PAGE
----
In the early 1980s, Scarboro missionaries worked in Chiapas, Mexico, and experienced firsthand the plight of the Mayan people. The missionaries were there at the invitation of Bishop Samuel Ruiz Garcia of the Diocese of San Cristobal de las Casas, who stood in solidarity with the Indigenous people.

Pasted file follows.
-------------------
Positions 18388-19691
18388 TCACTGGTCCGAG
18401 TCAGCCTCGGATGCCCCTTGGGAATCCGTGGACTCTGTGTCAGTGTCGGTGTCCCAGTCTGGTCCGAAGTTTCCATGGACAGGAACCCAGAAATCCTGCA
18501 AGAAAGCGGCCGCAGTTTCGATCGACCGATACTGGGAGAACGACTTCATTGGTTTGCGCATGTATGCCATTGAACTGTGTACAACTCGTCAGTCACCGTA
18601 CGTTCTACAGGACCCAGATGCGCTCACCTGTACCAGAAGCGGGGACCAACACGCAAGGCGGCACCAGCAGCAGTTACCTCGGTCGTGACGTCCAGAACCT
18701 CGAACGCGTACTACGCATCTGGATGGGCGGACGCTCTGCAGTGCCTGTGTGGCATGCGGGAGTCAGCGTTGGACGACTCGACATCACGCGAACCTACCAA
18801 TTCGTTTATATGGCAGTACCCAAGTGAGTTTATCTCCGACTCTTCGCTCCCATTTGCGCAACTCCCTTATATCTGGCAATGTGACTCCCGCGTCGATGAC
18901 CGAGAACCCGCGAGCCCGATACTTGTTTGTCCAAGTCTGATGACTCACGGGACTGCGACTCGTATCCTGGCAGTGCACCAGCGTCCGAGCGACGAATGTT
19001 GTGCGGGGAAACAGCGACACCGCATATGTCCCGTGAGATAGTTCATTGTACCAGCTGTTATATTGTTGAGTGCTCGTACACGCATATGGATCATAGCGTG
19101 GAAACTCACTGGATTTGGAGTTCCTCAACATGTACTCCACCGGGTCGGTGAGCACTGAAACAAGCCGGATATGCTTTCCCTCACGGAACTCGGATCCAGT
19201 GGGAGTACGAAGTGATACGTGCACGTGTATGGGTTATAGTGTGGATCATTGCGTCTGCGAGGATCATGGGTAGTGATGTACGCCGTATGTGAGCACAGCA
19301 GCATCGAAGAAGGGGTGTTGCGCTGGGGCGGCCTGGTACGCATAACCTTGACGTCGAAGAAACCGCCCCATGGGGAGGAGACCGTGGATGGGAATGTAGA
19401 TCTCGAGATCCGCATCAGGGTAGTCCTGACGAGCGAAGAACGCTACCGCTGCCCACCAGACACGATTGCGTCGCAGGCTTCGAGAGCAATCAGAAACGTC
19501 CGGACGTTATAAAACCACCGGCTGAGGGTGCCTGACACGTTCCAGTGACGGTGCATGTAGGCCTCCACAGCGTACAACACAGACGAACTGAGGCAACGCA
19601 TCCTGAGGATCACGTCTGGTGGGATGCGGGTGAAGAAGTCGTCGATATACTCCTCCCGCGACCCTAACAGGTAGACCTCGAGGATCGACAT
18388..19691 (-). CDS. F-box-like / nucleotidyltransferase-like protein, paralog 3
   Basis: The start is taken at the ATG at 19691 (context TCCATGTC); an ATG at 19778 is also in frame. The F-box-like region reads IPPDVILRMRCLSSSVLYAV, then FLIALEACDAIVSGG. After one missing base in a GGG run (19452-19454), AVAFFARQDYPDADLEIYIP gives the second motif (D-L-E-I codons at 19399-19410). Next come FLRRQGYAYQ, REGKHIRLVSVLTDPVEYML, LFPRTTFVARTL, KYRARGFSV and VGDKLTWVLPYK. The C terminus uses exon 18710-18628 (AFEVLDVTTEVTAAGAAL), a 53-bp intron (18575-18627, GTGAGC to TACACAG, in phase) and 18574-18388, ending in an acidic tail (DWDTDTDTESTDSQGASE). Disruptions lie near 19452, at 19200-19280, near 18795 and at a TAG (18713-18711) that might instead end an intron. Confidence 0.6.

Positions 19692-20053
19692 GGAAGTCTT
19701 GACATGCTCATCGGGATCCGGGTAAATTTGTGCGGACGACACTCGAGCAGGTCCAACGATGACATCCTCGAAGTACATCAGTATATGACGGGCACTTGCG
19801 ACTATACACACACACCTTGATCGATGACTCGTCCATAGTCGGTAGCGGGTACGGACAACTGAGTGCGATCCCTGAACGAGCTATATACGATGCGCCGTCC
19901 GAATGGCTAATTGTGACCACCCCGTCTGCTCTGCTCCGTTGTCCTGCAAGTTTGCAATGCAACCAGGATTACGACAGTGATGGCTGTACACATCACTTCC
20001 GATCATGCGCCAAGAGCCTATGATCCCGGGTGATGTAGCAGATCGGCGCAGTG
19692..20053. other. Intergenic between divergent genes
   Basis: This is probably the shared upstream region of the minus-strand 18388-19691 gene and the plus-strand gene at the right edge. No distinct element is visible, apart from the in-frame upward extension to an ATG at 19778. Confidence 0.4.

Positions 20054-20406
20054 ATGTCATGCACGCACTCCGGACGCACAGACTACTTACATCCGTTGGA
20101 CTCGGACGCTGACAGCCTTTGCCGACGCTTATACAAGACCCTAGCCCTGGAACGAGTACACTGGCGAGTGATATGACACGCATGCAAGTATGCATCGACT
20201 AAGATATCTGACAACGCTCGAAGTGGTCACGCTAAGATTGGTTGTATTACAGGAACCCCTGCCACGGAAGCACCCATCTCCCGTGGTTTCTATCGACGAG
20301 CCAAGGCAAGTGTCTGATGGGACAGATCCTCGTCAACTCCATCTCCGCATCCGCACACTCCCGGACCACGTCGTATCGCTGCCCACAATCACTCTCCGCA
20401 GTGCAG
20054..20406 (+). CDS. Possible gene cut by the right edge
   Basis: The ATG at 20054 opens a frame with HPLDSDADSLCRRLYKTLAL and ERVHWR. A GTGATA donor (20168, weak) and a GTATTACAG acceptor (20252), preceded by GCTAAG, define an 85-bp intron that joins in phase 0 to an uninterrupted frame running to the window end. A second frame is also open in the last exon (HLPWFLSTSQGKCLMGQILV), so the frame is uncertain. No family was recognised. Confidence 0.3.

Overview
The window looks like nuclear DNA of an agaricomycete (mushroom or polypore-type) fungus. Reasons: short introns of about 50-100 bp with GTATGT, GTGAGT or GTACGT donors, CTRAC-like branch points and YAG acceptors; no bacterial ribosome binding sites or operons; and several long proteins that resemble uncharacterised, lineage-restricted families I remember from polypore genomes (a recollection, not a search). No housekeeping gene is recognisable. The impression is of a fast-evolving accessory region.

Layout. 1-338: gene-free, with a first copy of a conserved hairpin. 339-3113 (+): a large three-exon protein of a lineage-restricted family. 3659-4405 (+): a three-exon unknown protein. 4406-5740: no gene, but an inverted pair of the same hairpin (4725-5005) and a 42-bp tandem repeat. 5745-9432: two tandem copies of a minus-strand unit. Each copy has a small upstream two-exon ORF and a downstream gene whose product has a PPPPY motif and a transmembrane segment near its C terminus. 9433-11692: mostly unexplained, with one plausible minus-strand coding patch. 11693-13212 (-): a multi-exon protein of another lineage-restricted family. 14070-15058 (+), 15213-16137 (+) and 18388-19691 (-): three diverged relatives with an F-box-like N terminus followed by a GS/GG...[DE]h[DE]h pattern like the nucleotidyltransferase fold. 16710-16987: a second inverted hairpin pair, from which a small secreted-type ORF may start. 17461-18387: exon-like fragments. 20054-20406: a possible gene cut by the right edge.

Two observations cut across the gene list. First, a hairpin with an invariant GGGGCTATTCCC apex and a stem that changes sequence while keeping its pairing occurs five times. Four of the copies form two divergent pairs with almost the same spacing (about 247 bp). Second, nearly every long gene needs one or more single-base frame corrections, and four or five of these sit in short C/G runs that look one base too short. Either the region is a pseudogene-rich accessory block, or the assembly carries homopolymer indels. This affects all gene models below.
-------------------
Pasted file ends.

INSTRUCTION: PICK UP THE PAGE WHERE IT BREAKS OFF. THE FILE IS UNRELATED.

On January 1, 1994, an uprising drew international attention to Chiapas, Mexico’s southernmost state. The Zapatistas, descendants of the Mayan peoples, were protesting centuries of exploitation. Their rebellion led to the militarization of the area, along with intimidation, assassinations, and a massacre in the village of Acteal. In 1998, a mural designed and painted by members of 12 Indigenous communities in the area was unveiled in the town of Taniperla in Chiapas. The mural depicted Mayan traditions and ideals of community life—peace, harmony, unity, and happiness. In an act of international solidarity, the Taniperla mural was recreated in Argentina, Brazil, Spain, Italy, Ireland, San Francisco, Mexico City, and in Canada when it was painted on the property of Scarboro Missions’ central house in Scarborough, Ontario.